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Moderna is expected to reveal its third quarter earnings on Nov. 4. The announcement will be a story of historic profits for the producer of one of the world’s most highly effective Covid-19 vaccines.

At the same time, only 3.9% of people in low-income countries have received even a single dose of Covid-19 vaccine.


Moderna is set to make $20 billion in 2021 off this vaccine alone, landing some of the company’s early investors onto Forbes’ list of wealthiest Americans this year.

This windfall obscures the dismal distribution of the Moderna vaccine in most parts of the world. Although the African Union recently announced its intent to purchase 110 million doses of the company’s Covid-19 vaccine, most low-income countries have yet to secure any doses and the company refuses to share information that would allow other manufacturers to produce its mRNA vaccine and help end this global pandemic.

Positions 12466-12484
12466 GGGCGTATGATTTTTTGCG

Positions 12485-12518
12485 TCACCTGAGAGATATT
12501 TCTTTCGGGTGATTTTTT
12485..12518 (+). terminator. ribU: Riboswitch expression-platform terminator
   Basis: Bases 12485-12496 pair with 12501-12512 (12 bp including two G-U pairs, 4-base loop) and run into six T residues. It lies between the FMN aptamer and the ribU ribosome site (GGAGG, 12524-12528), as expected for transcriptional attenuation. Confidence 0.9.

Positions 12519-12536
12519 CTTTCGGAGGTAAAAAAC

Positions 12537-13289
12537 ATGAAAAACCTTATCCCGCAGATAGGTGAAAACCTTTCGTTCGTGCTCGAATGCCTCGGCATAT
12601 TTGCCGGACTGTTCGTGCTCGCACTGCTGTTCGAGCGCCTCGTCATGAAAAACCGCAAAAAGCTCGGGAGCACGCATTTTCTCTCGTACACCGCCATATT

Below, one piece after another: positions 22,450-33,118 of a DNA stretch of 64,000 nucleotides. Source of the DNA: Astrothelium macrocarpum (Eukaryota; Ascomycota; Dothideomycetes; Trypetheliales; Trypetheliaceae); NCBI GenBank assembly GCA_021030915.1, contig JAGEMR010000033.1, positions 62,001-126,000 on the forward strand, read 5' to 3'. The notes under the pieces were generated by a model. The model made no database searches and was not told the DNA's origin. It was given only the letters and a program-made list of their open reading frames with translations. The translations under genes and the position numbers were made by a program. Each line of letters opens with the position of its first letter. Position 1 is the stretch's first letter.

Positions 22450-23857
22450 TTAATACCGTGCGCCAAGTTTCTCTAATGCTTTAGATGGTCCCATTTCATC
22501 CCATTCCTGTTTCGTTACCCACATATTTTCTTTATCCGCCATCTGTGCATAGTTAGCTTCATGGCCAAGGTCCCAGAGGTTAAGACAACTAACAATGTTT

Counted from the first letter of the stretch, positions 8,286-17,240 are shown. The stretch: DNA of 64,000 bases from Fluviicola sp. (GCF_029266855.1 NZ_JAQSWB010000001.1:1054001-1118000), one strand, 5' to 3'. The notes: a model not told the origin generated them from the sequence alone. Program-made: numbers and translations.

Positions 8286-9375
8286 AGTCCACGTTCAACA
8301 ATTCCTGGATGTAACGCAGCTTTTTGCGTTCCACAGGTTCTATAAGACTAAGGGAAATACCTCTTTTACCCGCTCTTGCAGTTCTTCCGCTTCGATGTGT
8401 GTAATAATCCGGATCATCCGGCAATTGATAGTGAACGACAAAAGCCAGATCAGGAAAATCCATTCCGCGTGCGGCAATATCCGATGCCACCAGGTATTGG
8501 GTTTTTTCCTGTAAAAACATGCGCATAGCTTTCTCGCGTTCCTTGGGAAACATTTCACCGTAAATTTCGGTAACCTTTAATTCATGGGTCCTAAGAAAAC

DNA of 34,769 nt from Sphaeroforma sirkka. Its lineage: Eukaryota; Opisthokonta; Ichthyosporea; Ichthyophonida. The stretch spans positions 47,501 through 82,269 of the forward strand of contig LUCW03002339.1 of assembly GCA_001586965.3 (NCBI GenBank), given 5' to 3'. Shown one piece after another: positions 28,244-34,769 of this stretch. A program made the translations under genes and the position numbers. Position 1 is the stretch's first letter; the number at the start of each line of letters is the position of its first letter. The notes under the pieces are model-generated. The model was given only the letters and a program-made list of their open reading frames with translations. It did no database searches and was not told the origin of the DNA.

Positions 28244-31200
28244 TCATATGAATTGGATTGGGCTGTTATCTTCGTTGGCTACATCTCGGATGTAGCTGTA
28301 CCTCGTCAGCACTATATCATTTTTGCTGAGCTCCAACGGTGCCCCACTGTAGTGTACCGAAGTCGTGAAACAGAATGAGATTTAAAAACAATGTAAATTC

Moderna isn’t alone: Pfizer, which with BioNTech produces the other mRNA-based Covid-19 vaccine, is on pace to make about $34 billion this year from its Covid-19 vaccine while also refusing to share its technology with other manufacturers to boost global production. Moderna is unique, however, because of the amount of U.S. public funding it has received for the development of its vaccine.


The federal government gave Moderna $10 billion in taxpayer money for research and development and for advanced purchases of the vaccine. This includes almost the entire cost of clinical development and the purchase of 500 million doses. Moderna also used patent and nonexclusive rights that the government made available to the company to make this Covid-19 vaccine.

After receiving so much public funding from U.S. taxpayers, Moderna has not lived up to its stated commitment to use its “resources to bring this pandemic to an end as quickly as possible.”

Given the tremendous support it received from the U.S. government and taxpayers, the company has a responsibility to help vaccinate the world to save lives and stem the development of new variants that may prolong the pandemic indefinitely.